That gap is smaller when looking at dual credit courses. Last year, about 16 percent of Black and Hispanic high school students earned at least three college credits, compared to 28.5 percent of white students. 

The state data dovetails with a recent report from the Dalio Foundation, in partnership with Boston Consulting Group, which found one in five young people in the state were either at risk of not graduating high school or had dropped out and were not employed or engaged in a workforce program. The report also said that one in three high schoolers — or 56,000 statewide — were at risk of not graduating in 2022. 

“This statewide crisis hits every single town,” Andrew Ferguson, the chief education officer at the Dalio Foundation, told the State Board of Education on Wednesday. 

The report linked this number to the high chronic absenteeism rates in Connecticut which, although they have dropped slightly since the height of the pandemic, remain at 20 percent — nearly twice the pre-pandemic rate. 

After the presentation Wednesday, Gopalakrishnan said the chronic absenteeism rate was high across the country and across grade levels.  

“Connecticut is not alone in this,” he said. “It is a national phenomenon.” 

State Department of Education Deputy Commissioner Charles Hewes noted that last year, a trifecta of COVID, RSV and flu that spread during the fall and winter may have contributed to the high absenteeism rates, along with parents’ ongoing hesitancy in the wake of COVID.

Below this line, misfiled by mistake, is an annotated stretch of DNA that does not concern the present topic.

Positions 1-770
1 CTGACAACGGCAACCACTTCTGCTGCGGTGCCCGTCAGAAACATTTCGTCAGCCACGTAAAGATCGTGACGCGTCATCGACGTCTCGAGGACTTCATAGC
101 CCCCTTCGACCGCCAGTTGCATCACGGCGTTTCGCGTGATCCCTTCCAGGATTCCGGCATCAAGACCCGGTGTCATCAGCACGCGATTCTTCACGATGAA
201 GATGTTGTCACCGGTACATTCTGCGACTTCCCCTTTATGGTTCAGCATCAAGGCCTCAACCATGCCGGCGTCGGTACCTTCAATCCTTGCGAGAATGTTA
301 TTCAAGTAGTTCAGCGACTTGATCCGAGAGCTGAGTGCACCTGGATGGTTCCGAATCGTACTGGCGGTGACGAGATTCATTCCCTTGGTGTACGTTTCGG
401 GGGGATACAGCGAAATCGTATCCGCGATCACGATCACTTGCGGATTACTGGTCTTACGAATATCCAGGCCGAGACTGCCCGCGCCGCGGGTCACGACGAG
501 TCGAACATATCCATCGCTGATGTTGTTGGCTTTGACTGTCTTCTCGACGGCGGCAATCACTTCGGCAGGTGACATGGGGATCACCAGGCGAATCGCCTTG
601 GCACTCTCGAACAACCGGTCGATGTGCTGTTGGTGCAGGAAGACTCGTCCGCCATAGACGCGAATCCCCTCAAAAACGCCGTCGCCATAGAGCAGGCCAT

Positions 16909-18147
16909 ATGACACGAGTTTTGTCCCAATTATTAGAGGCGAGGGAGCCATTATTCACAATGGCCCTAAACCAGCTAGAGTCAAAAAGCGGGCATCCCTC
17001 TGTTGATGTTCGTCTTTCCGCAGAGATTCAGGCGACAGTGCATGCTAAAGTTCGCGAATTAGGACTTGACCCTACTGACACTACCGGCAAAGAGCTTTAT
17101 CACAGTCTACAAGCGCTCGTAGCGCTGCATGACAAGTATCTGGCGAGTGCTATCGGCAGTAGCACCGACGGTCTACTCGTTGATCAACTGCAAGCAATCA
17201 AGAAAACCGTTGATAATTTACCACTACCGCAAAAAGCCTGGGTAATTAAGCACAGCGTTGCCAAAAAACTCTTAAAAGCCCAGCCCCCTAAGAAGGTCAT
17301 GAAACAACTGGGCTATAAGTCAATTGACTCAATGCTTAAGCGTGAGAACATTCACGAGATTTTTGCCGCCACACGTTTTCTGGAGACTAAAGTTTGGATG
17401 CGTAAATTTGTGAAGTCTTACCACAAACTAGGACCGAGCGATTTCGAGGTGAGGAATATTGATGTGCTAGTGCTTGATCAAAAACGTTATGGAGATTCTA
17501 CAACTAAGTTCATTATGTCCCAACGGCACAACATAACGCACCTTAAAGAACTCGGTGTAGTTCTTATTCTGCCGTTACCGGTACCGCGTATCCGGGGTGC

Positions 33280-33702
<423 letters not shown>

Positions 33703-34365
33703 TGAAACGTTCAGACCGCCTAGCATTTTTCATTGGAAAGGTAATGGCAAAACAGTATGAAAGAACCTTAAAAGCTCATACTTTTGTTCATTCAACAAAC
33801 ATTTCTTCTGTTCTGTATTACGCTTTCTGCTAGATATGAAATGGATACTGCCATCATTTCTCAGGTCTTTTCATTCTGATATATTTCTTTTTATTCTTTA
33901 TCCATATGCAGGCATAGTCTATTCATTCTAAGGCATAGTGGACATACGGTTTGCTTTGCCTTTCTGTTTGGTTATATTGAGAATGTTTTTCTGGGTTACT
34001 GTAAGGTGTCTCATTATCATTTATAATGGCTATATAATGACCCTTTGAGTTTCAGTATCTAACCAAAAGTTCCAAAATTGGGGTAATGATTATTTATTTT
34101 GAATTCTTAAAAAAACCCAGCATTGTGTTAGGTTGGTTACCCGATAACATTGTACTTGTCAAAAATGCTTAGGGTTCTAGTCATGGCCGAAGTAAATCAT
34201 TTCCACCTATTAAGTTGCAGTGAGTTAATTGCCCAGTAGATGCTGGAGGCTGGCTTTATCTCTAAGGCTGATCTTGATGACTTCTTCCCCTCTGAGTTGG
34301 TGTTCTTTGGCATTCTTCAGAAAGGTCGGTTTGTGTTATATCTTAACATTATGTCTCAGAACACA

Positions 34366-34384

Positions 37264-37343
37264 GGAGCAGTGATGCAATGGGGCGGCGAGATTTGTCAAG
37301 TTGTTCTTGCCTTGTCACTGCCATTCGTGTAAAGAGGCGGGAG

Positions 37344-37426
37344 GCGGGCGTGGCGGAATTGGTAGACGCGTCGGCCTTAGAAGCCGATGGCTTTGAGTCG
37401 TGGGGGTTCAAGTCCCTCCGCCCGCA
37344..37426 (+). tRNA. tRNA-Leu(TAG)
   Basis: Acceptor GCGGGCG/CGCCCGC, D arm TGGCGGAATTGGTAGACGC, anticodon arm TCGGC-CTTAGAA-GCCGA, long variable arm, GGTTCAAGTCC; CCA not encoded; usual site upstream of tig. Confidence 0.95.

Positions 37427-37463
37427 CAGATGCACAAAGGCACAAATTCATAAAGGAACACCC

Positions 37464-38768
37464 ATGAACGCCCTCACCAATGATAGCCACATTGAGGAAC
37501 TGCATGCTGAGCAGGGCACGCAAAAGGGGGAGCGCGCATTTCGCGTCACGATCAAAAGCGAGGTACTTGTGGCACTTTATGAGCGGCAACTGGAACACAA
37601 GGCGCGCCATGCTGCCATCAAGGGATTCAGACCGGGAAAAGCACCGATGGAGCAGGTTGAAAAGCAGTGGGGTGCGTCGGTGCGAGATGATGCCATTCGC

“So not only were kids sick — common cold, whatever, stomach bug, all that traditional stuff that we hate — but beyond that, parents also have questions. … ‘When do I send my child to school? They have the sniffles, is that OK?’ This is immediately post-pandemic,” said Hewes, adding that parents tended to keep their children home rather than risk sending them to school. 

Hewes also connected the drop in graduation preparedness to the number of students who were regularly out of school, and therefore not in the classroom learning. 

“If a student is not physically there, that has implications not only for what they’ve learned, but also the passing of those courses. And the passing of those courses are one of the metrics we use to determine whether or not they’re on track,” he said. 

Hewes said preliminary chronic absentee data from September showed the numbers had returned almost to pre-pandemic levels, which was encouraging. And Gopalakrishnan said the district’s Learner Engagement Attendance Program, focused on outreach to chronically absent students and their families, had succeeded in decreasing the number of chronically absent students in the highest need districts.